Pathologies that can be potentially treated with hadrontherapy
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Sarcomas are rare malignancies affecting around 5 in 100,000 people every year. They originate in connective tissues, that is to say, the tissues in charge of supporting the body, and can, therefore, affect muscles, bones, cartilage, tendons, deep skin layers, blood vessels and adipose tissue.
Currently there are over 100 different types of sarcomas known, divided into 3 macro-categories:
- Bone sarcomas
- Soft-tissue sarcomas
- Gastrointestinal stromal tumours
In this context we deal with bone sarcomas.
Bone sarcomas: osteosarcoma and chondrosarcoma
What are they?
Bone sarcomas are primary tumours of the bone, that is, tumours that arise in the bone itself; they are less frequent than metastatic bone tumours, which arise after cancer cells migrate from other parts of the body, affecting 1 person per 100,000 on average each year. This disease most commonly affects young adults around 20 years old; in any case, more than half of the diagnoses occur before the age of 60.
Which is the onset location?
Potentially, a primary bone tumour can originate from any bone segment. In young people, bones that grow rapidly (such as the long bones of the legs or arms) are generally most often affected, whereas in the elderly, the bones most affected include shoulder blades, jaw or knee.
How are they classified?
Depending on their cellular origin, bone sarcomas are divided into:
- Osteosarcoma: the most frequent primary bone tumour; it develops in the bone tissue
- Chondrosarcoma: the second most frequent primary bone tumour; it develops in the cartilage
Osteosarcoma originates from osteoblasts precursors, which are special cells making up a bone that cannot evolve into a mature cell and so remain in an immature and precancerous state. It generally arises in the period of maximum bone growth and therefore, mainly affects children and adolescents, without major differences between boys and girls.
Chondrosarcoma originates in the cartilage, a connective tissue that, besides providing support, contributes to the formation of bones.
It arises more in men than in women and it most commonly affects the femur, humerus, scapula, pelvis and ribs. There are different types that can be classified according to the cell that forms the tumour (clear-cell, de-differentiated, mesenchymal or conventional chondrosarcoma) or according to how aggressive the malignancy is (I°, II° or III°).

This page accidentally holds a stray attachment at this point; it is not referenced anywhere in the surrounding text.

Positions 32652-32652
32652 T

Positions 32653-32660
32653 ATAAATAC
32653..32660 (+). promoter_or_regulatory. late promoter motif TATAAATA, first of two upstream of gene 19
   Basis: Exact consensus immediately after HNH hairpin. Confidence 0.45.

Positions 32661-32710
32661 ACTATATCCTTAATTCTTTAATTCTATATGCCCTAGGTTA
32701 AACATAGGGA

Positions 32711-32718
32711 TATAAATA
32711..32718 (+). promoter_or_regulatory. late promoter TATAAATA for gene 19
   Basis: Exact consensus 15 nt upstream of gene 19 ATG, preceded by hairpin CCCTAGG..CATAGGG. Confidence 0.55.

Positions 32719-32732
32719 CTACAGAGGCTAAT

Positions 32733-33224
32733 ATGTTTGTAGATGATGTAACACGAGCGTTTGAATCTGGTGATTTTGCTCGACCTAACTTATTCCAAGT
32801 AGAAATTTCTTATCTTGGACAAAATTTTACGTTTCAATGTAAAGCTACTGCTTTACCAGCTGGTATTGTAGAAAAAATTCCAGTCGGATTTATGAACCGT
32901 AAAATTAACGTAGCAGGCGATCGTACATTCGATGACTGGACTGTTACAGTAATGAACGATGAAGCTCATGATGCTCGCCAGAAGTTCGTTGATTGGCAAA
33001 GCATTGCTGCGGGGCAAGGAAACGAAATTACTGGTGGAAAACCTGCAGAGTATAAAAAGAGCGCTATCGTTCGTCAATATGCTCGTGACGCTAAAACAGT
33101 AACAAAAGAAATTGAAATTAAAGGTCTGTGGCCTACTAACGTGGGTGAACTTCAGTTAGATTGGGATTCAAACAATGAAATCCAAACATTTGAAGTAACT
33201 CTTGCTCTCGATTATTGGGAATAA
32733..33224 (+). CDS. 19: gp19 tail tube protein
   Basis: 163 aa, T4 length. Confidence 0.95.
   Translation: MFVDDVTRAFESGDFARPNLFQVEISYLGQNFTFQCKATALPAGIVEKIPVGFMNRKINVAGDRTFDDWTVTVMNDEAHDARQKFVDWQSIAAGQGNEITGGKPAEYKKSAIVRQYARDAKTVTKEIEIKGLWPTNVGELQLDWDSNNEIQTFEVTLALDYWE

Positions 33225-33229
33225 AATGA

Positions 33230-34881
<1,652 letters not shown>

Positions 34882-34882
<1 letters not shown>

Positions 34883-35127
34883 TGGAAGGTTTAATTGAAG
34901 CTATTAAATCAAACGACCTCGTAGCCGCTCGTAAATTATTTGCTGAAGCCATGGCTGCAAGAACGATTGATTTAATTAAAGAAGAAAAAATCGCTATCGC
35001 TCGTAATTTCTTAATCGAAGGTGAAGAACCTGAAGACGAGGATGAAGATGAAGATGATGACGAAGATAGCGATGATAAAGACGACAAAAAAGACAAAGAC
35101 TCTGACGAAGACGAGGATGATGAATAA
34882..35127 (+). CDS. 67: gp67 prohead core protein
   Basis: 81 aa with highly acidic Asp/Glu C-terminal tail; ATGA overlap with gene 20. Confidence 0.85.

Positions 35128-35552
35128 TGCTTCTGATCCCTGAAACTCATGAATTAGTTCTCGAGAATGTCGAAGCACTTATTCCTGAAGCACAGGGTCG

Symptoms of sarcomas
Symptoms of bone sarcomas may not be hidden for a long time and when they appear, depending on the tumour location, they are mainly the following:
- Pain, swelling, redness
- Joint stiffness, lameness
- Limitation of motion
- Pathologic fractures
In the onset of osteosarcomas, pain can be intermittent and vague, but tends to intensify at night and during exercise. As the disease progresses, pain becomes constant and severe.
When the tumour grows, other symptoms sometimes appear, such as fatigue, excessive sweating, back pain or incontinence of bowel and/or bladder (if tumour affects the pelvis or the base of the spine).
In general, if a sarcoma spreads to other parts of the body, various other symptoms may develop.
Diagnosis of sarcomas
Fractures, infections and many other conditions can mimic the presence of a bone tumour and this makes diagnosis complex.
To determine the existence of a bone sarcoma, physicians may request:
- a detailed medical history
- an accurate physical examination (the set of diagnostic manoeuvres)
- blood tests and urinalysis
- diagnostic imaging tests, which are mainly used to identify the exact position and extent of the tumour mass
- Nuclear magnetic resonance (NMR)
- CT scanning (Computed Axial Tomography);
- PET (Positron-emission tomography);
- a tumour biopsy, which consists in removing and analysing a sample of cells from the tumour. This exam identifies the specific type of sarcoma. A sample can be taken with a needle (needle bone biopsy) or a scalpel (‘open’ biopsy)
Treatment of sarcomas
Since these are rare diseases, the patient diagnosed with sarcoma should be evaluated and treated at the National Reference Centres with proven experience in this field.
Sarcomas are always treated with a multidisciplinary and comprehensive approach, involving the joint work of different specialists such oncologists, surgeons and radiotherapists.
Surgery is considered to be the main option to treat sarcomas so that a total removal of the tumour is achieved 'with wide margins'. When the surgeon evaluates that the neoplasm is not operable in a conservative way, hadrontherapy with protons or carbon ions can be a valid alternative to X-ray radiotherapy.
In fact, a very high dose of rays can be irradiate that is not so harmful to the surrounding tissues.
Hadrontherapy can also play a role before surgery (neoadjuvant intent) or after surgery (adjuvant intent).
At CNAO, we treat the following cases with hadrontherapy:
- Head and neck sarcomas
- Torso sarcomas
- Abdomen sarcomas
- Pelvis sarcomas
- Limb sarcomas (only selected cases)
The data gathered at CNAO show that hadrontherapy is very well tolerated, and in this way it completes the surgeon's work while being less toxic than traditional radiotherapy.